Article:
brilliancy (n.) Look up brilliancy at Dictionary.com
1747; see brilliant + -cy. Also compare brilliance.
brilliant (adj.) Look up brilliant at Dictionary.com
1680s, from French brilliant "sparkling, shining" present participle of briller "to shine" (16c.), from Italian brillare "sparkle, whirl," perhaps from Vulgar Latin *berillare "to shine like a beryl," from berillus "beryl, precious stone," from Latin beryllus (see beryl). In reference to diamonds (1680s) it means a flat-topped cut invented 17c. by Venetian cutter Vincenzo Peruzzi.
brim (n.) Look up brim at Dictionary.com
c.1200, brymme "edge of the sea," of obscure origin, perhaps akin to Old Norse barmr "rim, brim," probably related to German bräme "margin, border, fringe," from PIE *bhrem- "point, spike, edge." (Old English had brim in the sense "sea, surf," but this probably was from the Germanic stem *brem- "to roar, rage.") Extended by 1520s to cups, basins, hats.
brim (v.) Look up brim at Dictionary.com
"to fill to the brim," 1610s, from brim (n.). Intransitive sense ("be full to the brim") attested from 1818. Related: Brimmed; brimming.
brimful (adj.) Look up brimful at Dictionary.com
1520s, from brim (n.) + -ful.
brimming (adj.) Look up brimming at Dictionary.com
"being full to the brim," 1660s, present participle adjective from brim (v.).
brimstone (n.) Look up brimstone at Dictionary.com
Old English brynstan, from brin- stem of brinnen "to burn" (see burn (v.)) + stan (see stone (n.)). In Middle English the first element also recorded as brem-, brom-, brum-, bren-, brin-, bron-, brun-, bern-, born-, burn-, burned-, and burnt-. Formerly "the mineral sulfur," now restricted to biblical usage.
The Lord reynede vpon Sodom and Gomor brenstoon and fier. [Wycliff's rendition (1382) of Gen. xix:24]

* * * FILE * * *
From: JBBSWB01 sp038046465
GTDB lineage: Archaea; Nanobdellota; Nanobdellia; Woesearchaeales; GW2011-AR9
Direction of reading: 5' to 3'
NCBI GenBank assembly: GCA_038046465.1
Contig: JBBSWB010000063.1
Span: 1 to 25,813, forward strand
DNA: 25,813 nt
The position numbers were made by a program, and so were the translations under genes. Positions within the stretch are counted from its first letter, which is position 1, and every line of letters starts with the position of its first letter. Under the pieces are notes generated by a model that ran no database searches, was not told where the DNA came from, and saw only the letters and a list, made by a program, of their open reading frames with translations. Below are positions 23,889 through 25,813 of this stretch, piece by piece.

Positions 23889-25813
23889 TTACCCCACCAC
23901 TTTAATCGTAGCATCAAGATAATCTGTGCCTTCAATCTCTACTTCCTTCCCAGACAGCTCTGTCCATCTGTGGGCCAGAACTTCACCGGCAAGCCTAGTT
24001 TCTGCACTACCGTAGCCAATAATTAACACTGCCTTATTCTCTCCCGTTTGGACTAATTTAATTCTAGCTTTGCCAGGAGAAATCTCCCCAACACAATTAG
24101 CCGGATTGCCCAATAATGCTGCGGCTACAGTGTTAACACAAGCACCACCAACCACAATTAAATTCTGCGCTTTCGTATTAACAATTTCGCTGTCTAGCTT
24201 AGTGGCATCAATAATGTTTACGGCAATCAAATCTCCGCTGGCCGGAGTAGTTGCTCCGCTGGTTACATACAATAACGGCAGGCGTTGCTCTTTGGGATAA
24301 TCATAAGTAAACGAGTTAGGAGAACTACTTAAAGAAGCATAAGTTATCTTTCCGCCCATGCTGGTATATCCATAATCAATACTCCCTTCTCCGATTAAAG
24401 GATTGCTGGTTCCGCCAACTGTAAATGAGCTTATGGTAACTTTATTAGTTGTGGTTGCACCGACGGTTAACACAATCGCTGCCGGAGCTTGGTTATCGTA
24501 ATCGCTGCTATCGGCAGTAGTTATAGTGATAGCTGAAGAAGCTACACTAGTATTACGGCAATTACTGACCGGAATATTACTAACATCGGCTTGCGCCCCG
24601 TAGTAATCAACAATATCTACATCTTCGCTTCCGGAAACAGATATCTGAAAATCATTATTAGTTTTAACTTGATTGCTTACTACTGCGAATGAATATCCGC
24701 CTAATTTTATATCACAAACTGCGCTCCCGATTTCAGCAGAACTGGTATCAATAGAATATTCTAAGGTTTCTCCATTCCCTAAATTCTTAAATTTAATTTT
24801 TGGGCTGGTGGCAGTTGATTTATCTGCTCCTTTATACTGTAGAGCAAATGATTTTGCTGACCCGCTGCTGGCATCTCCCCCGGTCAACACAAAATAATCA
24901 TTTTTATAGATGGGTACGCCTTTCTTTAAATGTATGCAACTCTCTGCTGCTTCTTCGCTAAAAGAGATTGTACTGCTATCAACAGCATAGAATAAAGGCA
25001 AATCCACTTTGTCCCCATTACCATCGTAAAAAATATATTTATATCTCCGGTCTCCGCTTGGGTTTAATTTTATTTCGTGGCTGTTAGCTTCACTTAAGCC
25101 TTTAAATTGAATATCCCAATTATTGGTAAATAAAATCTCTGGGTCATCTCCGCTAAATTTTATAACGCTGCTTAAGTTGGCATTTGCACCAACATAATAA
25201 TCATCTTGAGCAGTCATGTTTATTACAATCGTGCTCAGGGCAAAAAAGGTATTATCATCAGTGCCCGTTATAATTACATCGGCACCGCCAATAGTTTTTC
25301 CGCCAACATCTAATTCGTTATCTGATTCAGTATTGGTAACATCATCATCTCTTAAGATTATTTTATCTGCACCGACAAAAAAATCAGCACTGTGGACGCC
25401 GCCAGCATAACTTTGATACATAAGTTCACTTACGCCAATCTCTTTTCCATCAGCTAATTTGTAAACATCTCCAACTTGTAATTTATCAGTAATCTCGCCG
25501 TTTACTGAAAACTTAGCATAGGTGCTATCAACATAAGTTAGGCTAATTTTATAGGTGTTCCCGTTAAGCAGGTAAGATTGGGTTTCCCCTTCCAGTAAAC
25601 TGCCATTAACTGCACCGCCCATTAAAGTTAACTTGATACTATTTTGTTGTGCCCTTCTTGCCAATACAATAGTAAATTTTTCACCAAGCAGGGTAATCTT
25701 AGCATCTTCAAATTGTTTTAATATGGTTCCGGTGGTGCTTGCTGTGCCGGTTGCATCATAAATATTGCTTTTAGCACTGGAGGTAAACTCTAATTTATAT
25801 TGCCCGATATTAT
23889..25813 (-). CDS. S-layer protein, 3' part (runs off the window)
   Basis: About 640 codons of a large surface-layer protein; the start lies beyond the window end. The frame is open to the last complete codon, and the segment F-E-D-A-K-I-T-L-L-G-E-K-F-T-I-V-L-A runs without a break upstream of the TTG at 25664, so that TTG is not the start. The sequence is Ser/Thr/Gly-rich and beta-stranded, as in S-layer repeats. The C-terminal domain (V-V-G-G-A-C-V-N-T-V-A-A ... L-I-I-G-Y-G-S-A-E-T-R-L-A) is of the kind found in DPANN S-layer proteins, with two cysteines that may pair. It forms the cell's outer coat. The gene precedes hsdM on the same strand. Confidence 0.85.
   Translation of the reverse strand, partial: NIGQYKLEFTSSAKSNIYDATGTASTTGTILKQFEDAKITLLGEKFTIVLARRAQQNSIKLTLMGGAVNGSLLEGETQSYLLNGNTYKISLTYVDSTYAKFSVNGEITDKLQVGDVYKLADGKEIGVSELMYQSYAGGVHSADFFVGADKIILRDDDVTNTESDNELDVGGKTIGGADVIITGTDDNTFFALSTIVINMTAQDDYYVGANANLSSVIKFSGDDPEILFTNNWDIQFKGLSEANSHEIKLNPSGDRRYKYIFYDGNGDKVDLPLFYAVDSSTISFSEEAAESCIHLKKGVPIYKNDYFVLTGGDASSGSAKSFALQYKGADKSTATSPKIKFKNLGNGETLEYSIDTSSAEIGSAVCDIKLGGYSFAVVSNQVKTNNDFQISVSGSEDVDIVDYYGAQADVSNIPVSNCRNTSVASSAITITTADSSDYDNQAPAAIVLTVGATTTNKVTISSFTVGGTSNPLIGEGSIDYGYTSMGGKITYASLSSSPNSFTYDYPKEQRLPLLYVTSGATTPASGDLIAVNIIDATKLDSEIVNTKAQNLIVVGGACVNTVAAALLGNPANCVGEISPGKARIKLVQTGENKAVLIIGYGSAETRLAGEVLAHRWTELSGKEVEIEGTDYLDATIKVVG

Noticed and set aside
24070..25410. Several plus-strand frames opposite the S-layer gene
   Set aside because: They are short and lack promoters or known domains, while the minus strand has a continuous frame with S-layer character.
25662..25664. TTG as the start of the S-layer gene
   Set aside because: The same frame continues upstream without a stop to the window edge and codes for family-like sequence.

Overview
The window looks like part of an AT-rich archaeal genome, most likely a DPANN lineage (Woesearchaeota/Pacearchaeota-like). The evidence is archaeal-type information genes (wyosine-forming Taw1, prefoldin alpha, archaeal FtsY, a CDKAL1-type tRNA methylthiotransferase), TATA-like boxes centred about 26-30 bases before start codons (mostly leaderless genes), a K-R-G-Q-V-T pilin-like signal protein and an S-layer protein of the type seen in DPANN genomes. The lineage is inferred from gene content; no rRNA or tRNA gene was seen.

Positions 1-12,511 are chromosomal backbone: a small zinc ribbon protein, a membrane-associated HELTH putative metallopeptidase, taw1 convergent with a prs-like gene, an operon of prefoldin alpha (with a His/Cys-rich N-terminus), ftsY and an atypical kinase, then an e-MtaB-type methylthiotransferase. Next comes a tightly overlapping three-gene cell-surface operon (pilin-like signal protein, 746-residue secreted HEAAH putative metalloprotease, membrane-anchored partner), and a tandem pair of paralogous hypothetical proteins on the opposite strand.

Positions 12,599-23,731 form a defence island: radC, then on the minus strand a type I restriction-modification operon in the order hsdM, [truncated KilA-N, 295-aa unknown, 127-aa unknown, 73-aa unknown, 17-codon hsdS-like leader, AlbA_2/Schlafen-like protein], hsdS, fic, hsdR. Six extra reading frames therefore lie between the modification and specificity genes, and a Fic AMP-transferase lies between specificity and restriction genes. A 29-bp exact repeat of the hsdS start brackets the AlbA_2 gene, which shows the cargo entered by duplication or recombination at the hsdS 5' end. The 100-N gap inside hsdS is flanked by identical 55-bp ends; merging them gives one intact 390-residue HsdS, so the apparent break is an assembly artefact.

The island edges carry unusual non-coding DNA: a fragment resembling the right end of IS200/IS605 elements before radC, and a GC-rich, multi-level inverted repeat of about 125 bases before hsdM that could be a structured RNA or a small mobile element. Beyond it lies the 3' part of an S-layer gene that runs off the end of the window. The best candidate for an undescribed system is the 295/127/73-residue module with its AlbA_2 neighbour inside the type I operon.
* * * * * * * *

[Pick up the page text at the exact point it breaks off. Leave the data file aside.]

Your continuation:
The Old Norse cognate compound brennusteinn meant "amber," as does German Bernstein.
brinded (adj.) Look up brinded at Dictionary.com
early 15c., the older form of brindled (q.v.).
brindle (adj.) Look up brindle at Dictionary.com
1670s; see brindled.
brindled (adj.) Look up brindled at Dictionary.com
"marked with streaks, streaked with a dark color," 1670s, from Middle English brended (early 15c.), from bren "brown color" (13c.), noun made from past participle of brennen "burn" (see burn (v.)); the derived adjective perhaps means "marked as though by branding or burning." Form altered perhaps by influence of kindled.
brine (n.) Look up brine at Dictionary.com
Old English bryne "brine," origin unknown; no known cognates beyond Dutch brijn, Flemish brijne.
bring (v.) Look up bring at Dictionary.com
Old English bringan "to bring, bring forth, produce, present, offer" (past tense brohte, past participle broht), from Proto-Germanic *brengan (cognates: Old Frisian brenga, Middle Dutch brenghen, Old High German bringan, Gothic briggan); no exact cognates outside Germanic, but it appears to be from PIE root *bhrengk-, compound based on root *bher- (1) "to carry" (source also of Latin ferre; see infer).

The tendency to conjugate this as a strong verb on the model of sing, drink, etc., is ancient: Old English also had a rare strong past participle form, brungen, corresponding to modern colloquial brung. To bring down the house figuratively (1754) is to elicit applause so thunderous it collapses the roof.
brink (n.) Look up brink at Dictionary.com
early 13c., from Middle Low German brink "edge," or Danish brink "steepness, shore, bank, grassy edge," from Proto-Germanic *brenkon, probably from PIE *bhreng-, variant of root *bhren- "project, edge" (cognates: Lithuanian brinkti "to swell").